After a slow morning we set out firstly to the Tourist Info Centre at the Main Train Station. Armed with great maps and information we set off first for Temppeliaukio Church.
Temppeliaukio is a church hewn out of solid rock. Therefore it is also known as ‘Church of the Rock’. We circumnavigated the site before we found the main entrance. From the outside we saw a circle of stone wall with a green copper dome on top. Pretty unimpressive from the outside. We were clambering over a rocky outcrop in the middle of the suburbs that seemed incongruous with its surroundings.
Once inside however, this was a very impressive building. It was designed and built by two brothers who were both architects and was opened in 1969.
It is an elliptical shape with clever skylights that could not be seen from the outside. It’s copper dome in the inside is clad with copper tape 22km long. The surface of the walls have been left rough to assist acoustics and also for aesthetic reasons. The natural occurrence of water trickling down the rocks continues and channeling has been built to allow this to continue. The working methods of stone drilling etc are also still seen.
Behind the alter, the wall is a split in the rock that has been dated back to the last Ice Age. Other features of the interior have been designed to allow the pink rock to be the showcase. Polished concrete does not compete with the natural beauty of the rock itself. Pews are made of birchwood the font was made also from stone. The outside wall I mentioned earlier is set and assembled from rock excavated from the site. In place of a bell, a chime melody is played and projected via loudspeakers outside the building.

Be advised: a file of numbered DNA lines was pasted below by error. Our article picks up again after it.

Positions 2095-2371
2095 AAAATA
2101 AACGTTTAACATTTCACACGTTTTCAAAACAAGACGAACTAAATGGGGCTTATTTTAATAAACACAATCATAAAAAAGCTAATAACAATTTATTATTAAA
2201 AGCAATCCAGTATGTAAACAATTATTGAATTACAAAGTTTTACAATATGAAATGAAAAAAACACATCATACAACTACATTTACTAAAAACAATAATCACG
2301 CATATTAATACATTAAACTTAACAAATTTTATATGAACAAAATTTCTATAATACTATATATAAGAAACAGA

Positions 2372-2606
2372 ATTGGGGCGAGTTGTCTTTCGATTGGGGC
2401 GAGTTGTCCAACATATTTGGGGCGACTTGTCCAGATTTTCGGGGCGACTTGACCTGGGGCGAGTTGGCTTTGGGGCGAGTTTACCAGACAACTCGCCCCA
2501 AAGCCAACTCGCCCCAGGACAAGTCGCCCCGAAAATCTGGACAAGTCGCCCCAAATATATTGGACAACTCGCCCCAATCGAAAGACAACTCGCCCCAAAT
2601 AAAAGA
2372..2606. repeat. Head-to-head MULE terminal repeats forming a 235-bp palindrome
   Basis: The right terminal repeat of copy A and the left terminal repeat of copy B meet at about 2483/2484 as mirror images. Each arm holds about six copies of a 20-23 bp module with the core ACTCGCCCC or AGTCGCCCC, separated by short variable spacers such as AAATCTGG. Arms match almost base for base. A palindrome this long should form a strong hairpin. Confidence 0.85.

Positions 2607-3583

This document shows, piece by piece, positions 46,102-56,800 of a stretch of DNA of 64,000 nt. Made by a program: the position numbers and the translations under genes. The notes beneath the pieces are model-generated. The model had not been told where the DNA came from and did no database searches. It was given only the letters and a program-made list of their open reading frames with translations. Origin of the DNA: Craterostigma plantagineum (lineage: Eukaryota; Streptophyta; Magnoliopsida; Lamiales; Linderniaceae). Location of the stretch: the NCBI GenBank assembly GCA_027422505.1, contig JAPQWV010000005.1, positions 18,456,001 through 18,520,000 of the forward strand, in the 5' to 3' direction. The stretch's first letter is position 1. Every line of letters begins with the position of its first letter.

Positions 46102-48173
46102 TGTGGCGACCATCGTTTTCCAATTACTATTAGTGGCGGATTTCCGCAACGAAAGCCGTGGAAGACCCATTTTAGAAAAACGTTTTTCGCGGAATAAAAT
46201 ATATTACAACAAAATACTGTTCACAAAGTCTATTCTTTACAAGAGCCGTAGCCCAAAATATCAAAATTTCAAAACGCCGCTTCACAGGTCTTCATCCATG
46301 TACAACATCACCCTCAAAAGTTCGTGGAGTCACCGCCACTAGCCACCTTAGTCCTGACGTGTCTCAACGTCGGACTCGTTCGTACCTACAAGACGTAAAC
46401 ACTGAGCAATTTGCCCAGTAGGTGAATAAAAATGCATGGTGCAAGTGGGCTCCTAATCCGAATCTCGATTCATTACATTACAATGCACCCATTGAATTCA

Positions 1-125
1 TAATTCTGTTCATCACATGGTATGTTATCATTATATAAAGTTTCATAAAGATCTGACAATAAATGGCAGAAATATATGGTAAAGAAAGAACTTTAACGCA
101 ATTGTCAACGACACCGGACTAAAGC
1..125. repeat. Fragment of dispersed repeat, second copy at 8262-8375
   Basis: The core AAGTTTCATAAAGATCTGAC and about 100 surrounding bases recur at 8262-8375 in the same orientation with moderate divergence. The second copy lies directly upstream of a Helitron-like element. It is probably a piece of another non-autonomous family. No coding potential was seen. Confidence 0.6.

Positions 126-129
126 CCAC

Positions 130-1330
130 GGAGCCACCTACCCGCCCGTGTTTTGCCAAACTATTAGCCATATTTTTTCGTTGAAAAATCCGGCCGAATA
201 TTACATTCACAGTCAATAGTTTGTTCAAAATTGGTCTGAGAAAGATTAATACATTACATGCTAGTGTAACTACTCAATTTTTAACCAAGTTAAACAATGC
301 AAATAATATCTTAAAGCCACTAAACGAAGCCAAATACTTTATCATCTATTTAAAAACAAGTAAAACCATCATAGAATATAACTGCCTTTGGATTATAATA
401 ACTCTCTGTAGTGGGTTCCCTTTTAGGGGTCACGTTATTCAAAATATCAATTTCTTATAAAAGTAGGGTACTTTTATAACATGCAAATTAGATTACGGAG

From the Rock Church we followed our map on an urban stroll to a park that is home to the Sibelius Monument. We had never heard of Jean Sibelius but we had heard that the monument was worth a visit. Perhaps some of our more cultured friends may have heard of Mr Sibelius, but for those of you who haven’t, he was a world famous Finnish composer who lived 1865 – 1957. The monument which resembles organ pipes is made of steel. Over 600 textured pipes all arranged in an impressive structure with a bust of Jean Sibelius adjacent to it. The artist Elia Hiltunen created the structure in a way that when the wind blows the pipes also create a chiming ‘song’. It wasn’t windy enough when we visited, but you can hear it on YouTube here.
The walk back to town was interesting as we passed through regularly neighbourhoods where ‘normal life’ was going on. We stopped at a cafe in this area where we just blended in and observed everyday life. At one table was a young mum having coffee with a friend, then at another a dad having what seemed to be a casual work meeting with his young son (maybe 1yo) watching Peppa Pig on an iPhone, eating avocado toast. There was one other lady working on a laptop quietly having coffee and a pastry.
We also walked through an area of road works. There was a designated walking route through, however this was very close to the action to the point where a digger lifted it’s shovel high and swung it around above our heads. Back home the whole road would have been closed off to everyone or the work would have been carried out in the middle of the night.
Below are some of the random pictures of the neighbourhoods and Art Deco architecture that give Helsinki its character.
About 5kms walking later we were back in the main part of the city. I had an appointment and Andy went for a walk and took some of the pictures above also. We met back at the hotel and went out for an early dinner and a few drinks at one of the local bars. It was a really nice way to wind down on our last night in Helsinki. We leave tomorrow, but not before we have another day to explore a bit more.